November 26, 2019
By Noel Courage
The past few years have seen many changes in IP. Some of it is driven by treaty implementation. Other changes are driven by government initiatives that try to modernize and strengthen IP, or improve fairness. The result has been that IP practices appear to have become more complex across the board.
The Toronto Computer Lawyer’s Group (“TCLG”) is having a lunch seminar on this issue November 27, 2019, called “Impact of Amendments to IP Legislation on IP in Transactions and Day-to-Day Operations” (click here for details). The speakers are Anna Stosis of TD Bank Group, Victor Krichker of Bereskin & Parr LLP and Tony Turco of Blakes (the author of this article is the moderator). The Chair of TCLG, Conrad Lee of McCarthys, says, “The seminar is intended to shed some light on the practical implications of recent changes to IP practices and to discuss some operational changes that a business may want to implement in response to such changes.”
Patent practitioners are dealing with new rules intended to harmonize and streamline patent processes. As a benefit to patent applicants, it is now easier to meet filing date requirements, and patent rights will typically not go abandoned without written advance notice from the Canadian Patent Office. The basic examination process will stay the same, though many deadlines to take action have been revised. Litigation is greatly more complicated now that the court can peruse the file history of negotiations between the applicant and patent office, called file wrapper estoppel (ie. anything you, the patent owner, say can be used against you in interpreting the patent claims). There are also new transactional issues, such as that a patent owner’s licensing commitments on a standard essential patent may bind future patent owners. Medicines can potentially have a longer patent term (called a Certificate of Supplementary Protection), which means more money can be recouped from commercialization. The speciality pharma patent litigation system was also overhauled (ie. the court cases called “NOC Proceedings”).
For trademarks, a massive change was eliminating the requirement to use a trademark prior to registration. In an interesting modernization, completely new types of trademarks are now registrable, such as scent, taste, texture, colour alone, and even moving images. Canada now has a class-based system for categorizing trademarks (based on the “Nice Agreement”), in line with many other countries. Anna Sosis of TD advises, “It is good practice to understand future expansion plans of your client's business and proactively register trademarks in all relevant jurisdictions.” Canada also implemented the Madrid Protocol, which opens the door to file an international trademark application that can be registered in over 100 countries. While the Madrid system can be cost effective, it is not without risk, since a successful challenge to the trademark in the country of initial registration can affect the international rights.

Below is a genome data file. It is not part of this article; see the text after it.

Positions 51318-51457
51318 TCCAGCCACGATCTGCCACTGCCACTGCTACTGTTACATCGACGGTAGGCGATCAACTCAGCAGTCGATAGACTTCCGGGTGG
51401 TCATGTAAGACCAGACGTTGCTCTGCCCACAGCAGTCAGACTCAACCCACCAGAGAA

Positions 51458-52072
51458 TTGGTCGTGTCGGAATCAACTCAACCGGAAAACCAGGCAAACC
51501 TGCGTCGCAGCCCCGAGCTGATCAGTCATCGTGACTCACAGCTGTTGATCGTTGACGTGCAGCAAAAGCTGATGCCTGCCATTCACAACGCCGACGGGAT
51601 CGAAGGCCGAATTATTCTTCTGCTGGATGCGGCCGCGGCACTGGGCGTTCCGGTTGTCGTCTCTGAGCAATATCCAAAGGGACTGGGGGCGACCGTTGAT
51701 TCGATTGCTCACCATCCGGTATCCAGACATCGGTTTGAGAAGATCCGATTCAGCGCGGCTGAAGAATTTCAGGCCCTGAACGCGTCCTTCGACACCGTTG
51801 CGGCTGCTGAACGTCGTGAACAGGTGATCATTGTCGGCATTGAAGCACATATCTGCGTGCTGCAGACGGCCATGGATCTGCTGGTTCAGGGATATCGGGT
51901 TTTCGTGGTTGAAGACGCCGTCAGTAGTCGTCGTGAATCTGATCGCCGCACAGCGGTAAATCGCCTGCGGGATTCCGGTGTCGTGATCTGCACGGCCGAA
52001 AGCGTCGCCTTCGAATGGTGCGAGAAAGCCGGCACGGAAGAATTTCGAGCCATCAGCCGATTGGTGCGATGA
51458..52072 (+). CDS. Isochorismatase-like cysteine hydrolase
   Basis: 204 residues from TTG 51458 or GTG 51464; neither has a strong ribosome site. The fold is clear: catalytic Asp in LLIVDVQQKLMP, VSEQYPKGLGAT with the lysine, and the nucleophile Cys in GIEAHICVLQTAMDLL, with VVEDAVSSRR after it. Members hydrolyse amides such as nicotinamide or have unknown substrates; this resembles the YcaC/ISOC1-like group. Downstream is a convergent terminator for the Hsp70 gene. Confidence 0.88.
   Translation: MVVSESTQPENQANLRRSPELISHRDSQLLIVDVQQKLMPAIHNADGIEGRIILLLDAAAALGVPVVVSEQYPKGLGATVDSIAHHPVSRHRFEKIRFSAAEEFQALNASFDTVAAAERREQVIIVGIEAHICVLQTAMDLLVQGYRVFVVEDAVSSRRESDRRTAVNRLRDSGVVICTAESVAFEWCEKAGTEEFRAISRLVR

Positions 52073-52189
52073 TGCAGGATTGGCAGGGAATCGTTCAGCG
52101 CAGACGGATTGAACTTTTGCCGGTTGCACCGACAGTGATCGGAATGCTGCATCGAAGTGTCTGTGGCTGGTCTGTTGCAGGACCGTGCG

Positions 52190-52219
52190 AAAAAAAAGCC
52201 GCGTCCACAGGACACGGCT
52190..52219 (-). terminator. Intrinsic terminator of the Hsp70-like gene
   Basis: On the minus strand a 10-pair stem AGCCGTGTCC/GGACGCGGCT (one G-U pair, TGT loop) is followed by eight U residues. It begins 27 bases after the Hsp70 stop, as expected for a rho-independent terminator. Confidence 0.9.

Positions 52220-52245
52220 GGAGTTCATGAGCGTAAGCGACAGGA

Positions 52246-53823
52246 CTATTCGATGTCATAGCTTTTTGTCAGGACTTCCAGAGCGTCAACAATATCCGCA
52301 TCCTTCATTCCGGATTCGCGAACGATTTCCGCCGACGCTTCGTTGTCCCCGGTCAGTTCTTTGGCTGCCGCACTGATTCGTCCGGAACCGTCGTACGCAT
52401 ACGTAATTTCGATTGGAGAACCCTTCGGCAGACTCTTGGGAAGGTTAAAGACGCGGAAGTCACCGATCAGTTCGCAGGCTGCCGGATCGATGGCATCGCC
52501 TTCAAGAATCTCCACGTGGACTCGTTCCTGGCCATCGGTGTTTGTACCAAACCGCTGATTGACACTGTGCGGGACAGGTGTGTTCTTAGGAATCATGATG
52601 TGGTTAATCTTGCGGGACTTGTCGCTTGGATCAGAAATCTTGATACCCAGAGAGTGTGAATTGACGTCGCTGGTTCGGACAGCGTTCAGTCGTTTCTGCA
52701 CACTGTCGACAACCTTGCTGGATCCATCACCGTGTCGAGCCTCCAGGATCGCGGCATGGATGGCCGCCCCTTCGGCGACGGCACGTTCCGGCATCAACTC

In the copyright arena, a big potential change will occur if the US-Canada-Mexico free trade agreement is implemented. The term of copyright protection will go from the life of author plus 50 years to the life of author plus 70 years. There have also been significant recent court decisions on copyright infringement and crown copyright.
The Designs Office implemented a treaty (Hague Agreement) that permits filing of a single application that can protect rights in over 70 member countries. There are risks to this system, compared to filing in individual countries, but it does provide the potential for increased efficiency and cost savings. The Designs Office has also made its requirements for design drawings more flexible (colour and more drawing styles now accepted). The Office has also opened the door to filing designs on animations. The term of protection for a registered design has also increased.
It’s never a dull moment in IP lately, so the TCLG panel will have plenty to review in its seminar.
Information on this website is for information only. It is not, and should not be taken as, legal advice. You should not rely on, or take or not take any action, based upon this information. Professional legal advice should be promptly obtained. Bereskin & Parr LLP professionals will be pleased to advise you.